The phlebotomist readies her needle and slowly, hesitantly plunges it towards my deep vein. A good phlebotomist knows how to pierce a vein with little pain, but this time I feel the sharp plunge of the needle. It isn’t bad, but it does hurt. The phlebotomist wrinkles her brow and moves the needle, sending another sharpness through my vein. I breathe. Hmm, I don’t think that is right, the phlebotomist says. Does that hurt?
It did, yes, I respond.
The phlebotomist calls to a third phlebotomist over. Aimee, the third phlebotomist’s tag reads, and I read her as gay—close cropped hair, ears gauged, a rose tattooed on her neck. I blush when she puts her hands on my arm.
Aimee runs her finger over my vein and tells the phlebotomist who stuck the needle that my veins are not deep. Aimee gently begins to pull at the needle, not to take it out but to sit it correctly in my vein. Does this hurt? Aimee asks softly.
Not too bad, I’m just being a baby, I say, keen to say the word baby. I play up my bashfulness.
The first and last time I went to Lake Michigan with my ex, she was mad at me because I had hurt her feelings. I wasn’t the person she wanted or needed, and so I did things that hurt her. They were the things that fed me and my wildness, but they tore her to shreds. Just as the ways she tried to cage me and control me tore me to shreds.
My ex napped on the shore while I swam in the lake. The sun hit the waves like the sun always hits the waves and I couldn’t see my ex’s eyes when she finally waded out. I swam close to her and asked her to swim under the water with me, but she didn’t want to do anything I asked her. Instead she called me over to her and I came.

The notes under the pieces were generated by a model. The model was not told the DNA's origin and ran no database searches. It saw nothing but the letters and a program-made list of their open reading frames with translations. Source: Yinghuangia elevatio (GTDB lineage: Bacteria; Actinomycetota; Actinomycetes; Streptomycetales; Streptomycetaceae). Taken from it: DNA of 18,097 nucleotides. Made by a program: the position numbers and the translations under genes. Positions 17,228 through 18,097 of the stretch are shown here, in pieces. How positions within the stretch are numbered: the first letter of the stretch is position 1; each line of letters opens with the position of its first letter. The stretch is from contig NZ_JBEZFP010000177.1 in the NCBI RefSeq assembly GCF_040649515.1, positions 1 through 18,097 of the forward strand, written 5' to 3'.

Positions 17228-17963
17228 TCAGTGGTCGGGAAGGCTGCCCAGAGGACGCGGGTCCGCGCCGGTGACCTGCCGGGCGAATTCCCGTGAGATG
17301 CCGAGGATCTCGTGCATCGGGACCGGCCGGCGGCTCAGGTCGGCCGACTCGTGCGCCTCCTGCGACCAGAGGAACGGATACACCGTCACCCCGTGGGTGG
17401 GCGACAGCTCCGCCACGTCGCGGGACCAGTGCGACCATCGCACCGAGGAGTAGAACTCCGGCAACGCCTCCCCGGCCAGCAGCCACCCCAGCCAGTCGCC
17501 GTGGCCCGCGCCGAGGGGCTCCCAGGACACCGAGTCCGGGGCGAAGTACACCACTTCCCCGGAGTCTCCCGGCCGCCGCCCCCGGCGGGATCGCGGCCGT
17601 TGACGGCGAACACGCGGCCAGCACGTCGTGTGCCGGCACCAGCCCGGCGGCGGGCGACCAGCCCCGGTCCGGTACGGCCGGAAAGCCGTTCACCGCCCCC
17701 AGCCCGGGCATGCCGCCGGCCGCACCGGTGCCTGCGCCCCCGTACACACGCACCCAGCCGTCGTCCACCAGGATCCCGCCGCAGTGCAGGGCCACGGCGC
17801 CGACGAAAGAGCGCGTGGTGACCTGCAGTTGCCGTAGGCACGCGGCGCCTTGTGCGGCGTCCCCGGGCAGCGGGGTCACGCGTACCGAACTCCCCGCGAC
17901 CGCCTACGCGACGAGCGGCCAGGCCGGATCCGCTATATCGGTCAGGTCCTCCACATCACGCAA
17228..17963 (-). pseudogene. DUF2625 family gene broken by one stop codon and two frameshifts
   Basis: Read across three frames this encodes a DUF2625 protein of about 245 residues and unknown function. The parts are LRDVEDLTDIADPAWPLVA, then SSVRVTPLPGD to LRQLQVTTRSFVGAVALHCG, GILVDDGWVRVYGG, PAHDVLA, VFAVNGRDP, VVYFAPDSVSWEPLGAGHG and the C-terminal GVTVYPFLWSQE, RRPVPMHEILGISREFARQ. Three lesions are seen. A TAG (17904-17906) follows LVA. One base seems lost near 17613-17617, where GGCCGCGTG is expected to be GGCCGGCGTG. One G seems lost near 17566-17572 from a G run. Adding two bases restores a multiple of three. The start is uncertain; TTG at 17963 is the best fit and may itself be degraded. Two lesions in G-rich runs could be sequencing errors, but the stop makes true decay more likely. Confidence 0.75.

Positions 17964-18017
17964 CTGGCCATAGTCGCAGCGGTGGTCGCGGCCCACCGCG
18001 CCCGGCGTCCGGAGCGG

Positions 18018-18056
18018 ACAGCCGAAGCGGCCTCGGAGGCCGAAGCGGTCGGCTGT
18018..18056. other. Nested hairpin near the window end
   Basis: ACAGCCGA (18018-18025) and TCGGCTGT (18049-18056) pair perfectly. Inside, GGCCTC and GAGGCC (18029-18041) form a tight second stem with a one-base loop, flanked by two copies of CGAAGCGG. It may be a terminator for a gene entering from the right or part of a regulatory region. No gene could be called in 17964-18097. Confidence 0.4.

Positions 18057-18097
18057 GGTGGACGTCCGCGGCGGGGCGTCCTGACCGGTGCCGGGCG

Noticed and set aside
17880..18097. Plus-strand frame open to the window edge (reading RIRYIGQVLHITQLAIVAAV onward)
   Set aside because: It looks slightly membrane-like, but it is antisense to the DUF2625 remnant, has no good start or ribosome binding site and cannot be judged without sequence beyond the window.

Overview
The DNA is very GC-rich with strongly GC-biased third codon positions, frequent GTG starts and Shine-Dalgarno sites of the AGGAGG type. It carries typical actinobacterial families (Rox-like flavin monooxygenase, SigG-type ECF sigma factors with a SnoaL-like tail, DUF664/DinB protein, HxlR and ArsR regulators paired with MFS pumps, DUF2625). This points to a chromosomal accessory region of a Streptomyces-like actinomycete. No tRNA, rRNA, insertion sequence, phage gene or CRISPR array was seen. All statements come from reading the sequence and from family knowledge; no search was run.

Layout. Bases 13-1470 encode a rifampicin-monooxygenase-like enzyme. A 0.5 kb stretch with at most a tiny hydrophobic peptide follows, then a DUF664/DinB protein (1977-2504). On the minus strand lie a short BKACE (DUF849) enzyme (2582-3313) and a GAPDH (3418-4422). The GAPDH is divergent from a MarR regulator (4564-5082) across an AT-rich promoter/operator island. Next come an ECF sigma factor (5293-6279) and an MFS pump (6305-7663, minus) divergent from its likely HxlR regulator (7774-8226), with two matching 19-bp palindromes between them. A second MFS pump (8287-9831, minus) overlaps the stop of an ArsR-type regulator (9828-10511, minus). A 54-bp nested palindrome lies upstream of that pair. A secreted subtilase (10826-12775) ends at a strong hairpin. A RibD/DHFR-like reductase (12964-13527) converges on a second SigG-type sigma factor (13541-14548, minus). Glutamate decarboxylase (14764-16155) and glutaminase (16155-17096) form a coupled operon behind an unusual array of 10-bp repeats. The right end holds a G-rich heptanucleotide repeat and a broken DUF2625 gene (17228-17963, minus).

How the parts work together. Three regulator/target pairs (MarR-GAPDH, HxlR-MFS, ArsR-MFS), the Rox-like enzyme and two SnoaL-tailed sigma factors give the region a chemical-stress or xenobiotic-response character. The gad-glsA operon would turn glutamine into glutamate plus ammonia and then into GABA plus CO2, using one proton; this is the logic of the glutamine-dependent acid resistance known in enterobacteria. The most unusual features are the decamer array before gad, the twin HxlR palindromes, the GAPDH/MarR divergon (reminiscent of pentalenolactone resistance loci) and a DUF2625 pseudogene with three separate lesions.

She was standing up to her chest in the water. I want you to dive under and pick this rock up for me, she said, with a wicked look on her face. She told me she had a rock under her foot, so I sank down under the water where I couldn’t see or breathe, and I felt for her foot and I grabbed hold of one of many rocks under her foot. Head above water, I breathed air in and her face was the most beautifully cruel face I had ever seen. I wanted to kiss her so badly, under the water, or above it, but she wouldn’t let me.
That’s the wrong rock, she repeated every time I surfaced with another rock, until finally I held the rock she was after—a small grey fossil—and then I was sorry she had grown bored toying with me.
I am always working to reconcile my life with the world, just as everyone must, whatever their circumstances. To say I was selling my plasma twice a week to buy groceries and put gas in my car is to explain a type of drowning, but it also invites the question—why can’t you swim better than this?
Aimee pushes the needle into place, and I breath out. She smiles at me and walks away. I feel like I am surfacing. Right rock, wrong desire, over and over. When I sink my head under the waves, I can hear my own blood rushing. I try to call my ex back to me, but she’s still walking out of the water, onto the shore, even now, months later. And I am in still in the lake, doing something more controlled than drowning.